I retired in South Florida (a refugee from the grimy Northeast) over fifteen years ago, and I have to say I love it. We (my wife and I) have never been happier, and I would never go back. We fell in love with the coastal weather and the health-focused lifestyle and moved to Boca Raton. We did not, however, count on the sun.
Our son became unemployed during the stock market crash of 2002 and ended up living on our couch. He was always a hard-working, motivated individual, and we naturally assumed he would find employment and move out quickly. This, however, was not the case.
We were newly retired (less than a year) and were thoroughly enjoying our new-found freedom and independence when our thirty-year-old son moved in. He stayed. It seems that he fell in love with south Florida as well, so let’s just say he spent a lot of time in the sun. After three years putting up with him living on the beach during the day and spending the night galavanting around Miami, we kicked him out. He quickly acquired a wife, children, a new career, and a nice home in an upper middle class neighborhood in Delray Beach. He had, without our knowing at the time, also acquired skin cancer.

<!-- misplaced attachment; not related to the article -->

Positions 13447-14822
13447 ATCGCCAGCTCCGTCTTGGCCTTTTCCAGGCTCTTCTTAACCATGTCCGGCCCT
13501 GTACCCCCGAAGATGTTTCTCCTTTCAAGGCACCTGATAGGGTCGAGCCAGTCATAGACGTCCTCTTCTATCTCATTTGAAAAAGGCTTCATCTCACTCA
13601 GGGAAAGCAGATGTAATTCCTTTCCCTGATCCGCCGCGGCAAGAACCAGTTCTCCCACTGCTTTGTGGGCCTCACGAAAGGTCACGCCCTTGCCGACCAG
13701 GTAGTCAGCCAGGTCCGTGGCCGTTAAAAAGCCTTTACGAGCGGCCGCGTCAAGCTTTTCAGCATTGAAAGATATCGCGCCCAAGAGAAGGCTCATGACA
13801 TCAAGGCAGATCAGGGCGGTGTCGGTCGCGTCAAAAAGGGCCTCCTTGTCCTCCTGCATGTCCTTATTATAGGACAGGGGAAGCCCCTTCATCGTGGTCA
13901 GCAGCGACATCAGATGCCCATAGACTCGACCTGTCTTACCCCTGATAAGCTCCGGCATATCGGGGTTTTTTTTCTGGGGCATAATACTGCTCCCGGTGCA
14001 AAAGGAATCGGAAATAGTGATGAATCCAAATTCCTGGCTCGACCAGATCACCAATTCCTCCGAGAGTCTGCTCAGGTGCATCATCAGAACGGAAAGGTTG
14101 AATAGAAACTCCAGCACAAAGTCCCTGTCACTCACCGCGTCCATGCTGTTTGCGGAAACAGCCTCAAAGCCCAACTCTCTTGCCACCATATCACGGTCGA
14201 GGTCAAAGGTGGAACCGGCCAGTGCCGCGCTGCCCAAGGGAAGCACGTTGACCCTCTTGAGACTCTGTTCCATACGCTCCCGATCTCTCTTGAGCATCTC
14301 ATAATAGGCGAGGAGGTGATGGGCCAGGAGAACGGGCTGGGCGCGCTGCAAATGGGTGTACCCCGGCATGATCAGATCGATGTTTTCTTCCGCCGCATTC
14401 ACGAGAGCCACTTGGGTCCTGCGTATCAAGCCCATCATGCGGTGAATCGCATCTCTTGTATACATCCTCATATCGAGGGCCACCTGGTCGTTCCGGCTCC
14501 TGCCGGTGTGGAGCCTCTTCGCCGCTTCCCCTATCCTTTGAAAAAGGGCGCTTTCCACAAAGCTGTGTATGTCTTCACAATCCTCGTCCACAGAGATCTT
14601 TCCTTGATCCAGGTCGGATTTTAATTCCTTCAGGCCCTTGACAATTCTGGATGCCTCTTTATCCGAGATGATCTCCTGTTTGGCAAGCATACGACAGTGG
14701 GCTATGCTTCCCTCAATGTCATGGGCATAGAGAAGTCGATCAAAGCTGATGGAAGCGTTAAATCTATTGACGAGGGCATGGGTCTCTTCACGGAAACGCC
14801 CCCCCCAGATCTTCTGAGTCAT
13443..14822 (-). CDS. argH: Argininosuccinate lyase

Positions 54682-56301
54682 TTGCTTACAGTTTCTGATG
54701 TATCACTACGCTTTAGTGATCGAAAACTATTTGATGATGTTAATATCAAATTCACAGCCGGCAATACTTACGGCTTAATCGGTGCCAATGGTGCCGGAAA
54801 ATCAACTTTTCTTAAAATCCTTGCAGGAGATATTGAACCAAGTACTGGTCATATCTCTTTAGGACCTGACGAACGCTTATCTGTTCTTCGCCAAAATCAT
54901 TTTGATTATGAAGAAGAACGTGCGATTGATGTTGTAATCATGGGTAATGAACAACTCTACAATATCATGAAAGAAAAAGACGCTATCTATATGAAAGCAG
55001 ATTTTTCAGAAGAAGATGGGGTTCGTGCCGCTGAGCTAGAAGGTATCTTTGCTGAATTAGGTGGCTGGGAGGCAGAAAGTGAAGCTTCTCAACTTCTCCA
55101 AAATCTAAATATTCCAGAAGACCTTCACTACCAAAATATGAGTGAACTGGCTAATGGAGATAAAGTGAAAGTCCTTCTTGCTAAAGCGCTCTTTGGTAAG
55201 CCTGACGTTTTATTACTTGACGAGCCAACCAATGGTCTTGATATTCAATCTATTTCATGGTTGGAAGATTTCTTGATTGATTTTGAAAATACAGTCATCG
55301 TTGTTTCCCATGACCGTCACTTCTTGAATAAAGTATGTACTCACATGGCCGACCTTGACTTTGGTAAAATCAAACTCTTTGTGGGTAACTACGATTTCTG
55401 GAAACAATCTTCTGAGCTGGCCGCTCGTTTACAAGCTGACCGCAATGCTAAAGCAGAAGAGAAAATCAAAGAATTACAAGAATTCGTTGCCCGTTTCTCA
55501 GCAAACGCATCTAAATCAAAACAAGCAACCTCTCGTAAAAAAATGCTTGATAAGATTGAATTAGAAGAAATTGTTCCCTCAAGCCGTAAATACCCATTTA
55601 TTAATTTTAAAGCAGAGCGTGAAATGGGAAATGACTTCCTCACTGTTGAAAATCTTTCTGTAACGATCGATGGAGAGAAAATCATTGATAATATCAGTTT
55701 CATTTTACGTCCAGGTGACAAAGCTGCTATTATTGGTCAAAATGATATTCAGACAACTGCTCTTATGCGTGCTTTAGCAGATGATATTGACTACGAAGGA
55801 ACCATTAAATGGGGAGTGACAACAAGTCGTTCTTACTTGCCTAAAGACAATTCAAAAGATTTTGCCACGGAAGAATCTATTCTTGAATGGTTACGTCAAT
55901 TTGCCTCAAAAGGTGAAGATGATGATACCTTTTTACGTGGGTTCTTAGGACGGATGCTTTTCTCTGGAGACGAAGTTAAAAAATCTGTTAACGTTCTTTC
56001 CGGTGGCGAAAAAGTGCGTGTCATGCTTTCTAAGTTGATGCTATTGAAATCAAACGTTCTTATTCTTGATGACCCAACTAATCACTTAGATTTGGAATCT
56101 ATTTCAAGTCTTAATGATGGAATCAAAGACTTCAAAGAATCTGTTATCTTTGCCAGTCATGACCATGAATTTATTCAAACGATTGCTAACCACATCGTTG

He spent days soaking up the sun. He was never uncouth or untoward, he had his health without question, and yet it happened. Sometime in 2012, a section of skin on his forehead became discolored and started to itch—skin cancer. He was forty years young and had responsibilities: a new family, a mortgage, a career. There was also no way he was ever moving in again, and so we moved quickly. My wife had been going to a great dermatologist in Boca Raton for a decade for aesthetic treatments, so we quickly volunteered to foot the bill. He didn’t need our assistance, and we’re proud of him for that, but we didn’t want an entire family living out of our guest room, either.
He went to the doctor; his health was obviously at stake. After a few months of ED/C treatment the danger was over, and while he continually has to receive care every few months to maintain his overall well-being (new tumors continually appear), the skin cancer has not had a significant impact on his life.
We’re proud of him. Not only did he manage to beat cancer, but he didn’t skip a beat. He still has an excellent consulting firm and is at the top of his career. He has, much to our surprise, given us wonderful grandchildren when we had all but given up hope of more descendants. He married a doctor and gave us grandkids whom we love more than anyone in the world. We believe he has, through his gifts, extended our lives for a number of years and improved our health as well. I am glad, however, that we did not outlive him.